Useful Websites, Blogs and Podcasts

  • Engaged Philosophy is a new resource that gives faculty and students tools to implement activist or service projects in philosophy classes—assignment guidelines, sample projects, and testimonials and data supporting civic engagement results.

  • Richard Lyons, of Faculty Development Associates, has one of the most comprehensive lists of online resources for professors, but most of these are not philosophy specific.

  • Philosophy Learning and Teaching Organization (PLATO). This website is a very thorough on-line resource for people who are teaching pre-college philosophy. There is, however, much of interest here to college teachers as well.

  • Closer to Truth is a PBS series with programs on various philosophical topics, including episodes on consciousness and God.

  • This amusing website has a lot of philosophical thought experiments, such as a variation on the trolley problem. 

  • Podcasts.  Our students are constantly plugged into their iPods listening to music, but there are also many interesting podcasts of philosophy talks and lectures. There appears to be an amazing amount of philosophy content available already on Apple's iTunes University. The first step is to download a free copy of the iTunes software. Once in the iTunes screen, just entering a word in the search box such as epistemology brings up a number of relevant podcasts including a "Philosophy for Beginners" course from Oxford. TΦ101 has not yet found a systematic way to search what is available.  Some other podcasts of interests are: Philosophy Talk is a Public Radio program from Stanford University on KALW San Francisco.  For example, they have a recent program on Stoicism that interviews John Cooper from Princeton but also includes discussions of the movie Gladiator, and for less formal podcasts, check out The Partially Examined Life (also available on iTunes).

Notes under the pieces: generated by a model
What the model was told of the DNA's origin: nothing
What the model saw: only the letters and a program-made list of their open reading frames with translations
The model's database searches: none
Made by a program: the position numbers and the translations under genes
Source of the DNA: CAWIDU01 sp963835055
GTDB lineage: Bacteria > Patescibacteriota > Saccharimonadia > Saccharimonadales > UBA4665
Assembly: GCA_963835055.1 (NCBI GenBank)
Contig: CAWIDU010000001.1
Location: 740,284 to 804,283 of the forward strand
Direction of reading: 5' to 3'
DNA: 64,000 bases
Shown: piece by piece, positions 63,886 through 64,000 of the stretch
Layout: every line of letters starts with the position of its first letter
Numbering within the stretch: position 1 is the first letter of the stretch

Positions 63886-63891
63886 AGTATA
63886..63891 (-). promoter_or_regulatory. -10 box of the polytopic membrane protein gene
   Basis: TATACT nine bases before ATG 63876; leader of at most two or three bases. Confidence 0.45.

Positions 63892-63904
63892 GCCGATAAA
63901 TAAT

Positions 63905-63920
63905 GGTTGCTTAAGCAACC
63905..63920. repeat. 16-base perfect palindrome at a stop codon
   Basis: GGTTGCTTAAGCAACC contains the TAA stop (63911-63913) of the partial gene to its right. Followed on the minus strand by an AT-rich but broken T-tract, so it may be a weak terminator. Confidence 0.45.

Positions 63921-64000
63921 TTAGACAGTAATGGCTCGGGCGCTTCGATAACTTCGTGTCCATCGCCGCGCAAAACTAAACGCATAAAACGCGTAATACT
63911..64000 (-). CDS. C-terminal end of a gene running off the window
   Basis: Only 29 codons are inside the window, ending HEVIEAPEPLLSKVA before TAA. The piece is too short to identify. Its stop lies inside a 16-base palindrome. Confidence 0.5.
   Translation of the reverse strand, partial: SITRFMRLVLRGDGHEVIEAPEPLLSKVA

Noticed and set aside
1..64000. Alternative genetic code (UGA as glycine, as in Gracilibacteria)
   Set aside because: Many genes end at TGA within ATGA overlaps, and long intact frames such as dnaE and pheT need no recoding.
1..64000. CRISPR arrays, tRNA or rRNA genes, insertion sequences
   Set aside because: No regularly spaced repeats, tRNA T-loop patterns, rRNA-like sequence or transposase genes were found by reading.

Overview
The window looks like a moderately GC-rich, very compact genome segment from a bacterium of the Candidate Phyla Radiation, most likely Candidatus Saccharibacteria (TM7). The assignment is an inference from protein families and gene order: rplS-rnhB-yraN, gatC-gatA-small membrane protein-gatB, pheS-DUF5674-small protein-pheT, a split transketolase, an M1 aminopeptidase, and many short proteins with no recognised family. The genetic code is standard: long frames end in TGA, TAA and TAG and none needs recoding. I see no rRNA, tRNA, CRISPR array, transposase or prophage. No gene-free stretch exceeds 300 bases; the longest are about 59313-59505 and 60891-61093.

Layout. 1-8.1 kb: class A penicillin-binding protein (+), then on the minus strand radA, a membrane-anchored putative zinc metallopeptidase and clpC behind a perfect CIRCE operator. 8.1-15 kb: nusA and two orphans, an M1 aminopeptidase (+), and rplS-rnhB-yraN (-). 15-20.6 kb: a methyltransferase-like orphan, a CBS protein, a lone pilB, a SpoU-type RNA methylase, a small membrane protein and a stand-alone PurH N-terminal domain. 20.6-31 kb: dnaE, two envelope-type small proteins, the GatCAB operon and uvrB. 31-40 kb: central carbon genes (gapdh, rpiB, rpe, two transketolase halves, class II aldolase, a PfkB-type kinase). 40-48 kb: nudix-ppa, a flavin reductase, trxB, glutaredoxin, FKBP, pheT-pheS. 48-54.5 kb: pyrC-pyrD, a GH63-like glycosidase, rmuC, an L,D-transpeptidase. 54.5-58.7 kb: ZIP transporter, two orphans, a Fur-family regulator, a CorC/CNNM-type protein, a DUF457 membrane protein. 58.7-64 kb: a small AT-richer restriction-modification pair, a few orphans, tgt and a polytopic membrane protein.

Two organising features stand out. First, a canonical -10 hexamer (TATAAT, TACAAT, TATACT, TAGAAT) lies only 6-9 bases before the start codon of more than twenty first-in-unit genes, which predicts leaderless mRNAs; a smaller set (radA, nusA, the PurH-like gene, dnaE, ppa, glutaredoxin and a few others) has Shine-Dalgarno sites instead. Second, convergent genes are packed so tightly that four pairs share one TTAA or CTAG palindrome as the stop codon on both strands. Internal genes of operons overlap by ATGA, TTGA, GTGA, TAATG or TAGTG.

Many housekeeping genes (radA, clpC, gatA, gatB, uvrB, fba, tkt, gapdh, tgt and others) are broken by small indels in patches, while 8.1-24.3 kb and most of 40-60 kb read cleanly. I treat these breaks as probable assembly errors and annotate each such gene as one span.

• PLATO (Philosophy Learning and Teaching Organization) offers a wide variety of resources for  people interested in pre-college philosophy instruction.

  • PhilosophyPages, compiled by Garth Kemerling has a wealth of reasources, including a dictionary of philosophical terms, crosslinked to some of the Internet encyclopedias.

  • Philosophy Around the Web also has a wide variety of resources.

  • In Socrates' Wake is an interesting blog, which features frequent postings on teaching philosophy.

  • EpistemeLinks is managed by Thomas Ryan Stone. Stone has an undergraduate degree in philosophy and a year of gradute work, and now shows his love of the field by managing this extremely extensive site with links to many topics including useful teaching materials.

  • American Association of Philosophy Teachers. The AAPT's website contains a variety of useful and regularly updating links, blog posts, and more.

  • Ohio State University has a terrific Teaching Handbook

  • Professor David Hildebrand (University of Colorado Denver) has a website with a variety of useful philosophy handouts and lecture notes. 

  • Louis Schmier's Random Thoughts is a blog of his meditations on teaching, education, and life in general, and his essays are also collected in several published volumes. 

  • The Foundation for Critical Thinking has useful material on teaching and assessing development of the critical thinking.

  • Clever students at one of the Monument Charter Schools have found an interesting website on famous philosophers, maintained by an online business school web.

  • AskPhilosophers takes a completely different approach. Students can submit a question about philosophy and volunteers answer the questions.



Update: 17 Dec. 2015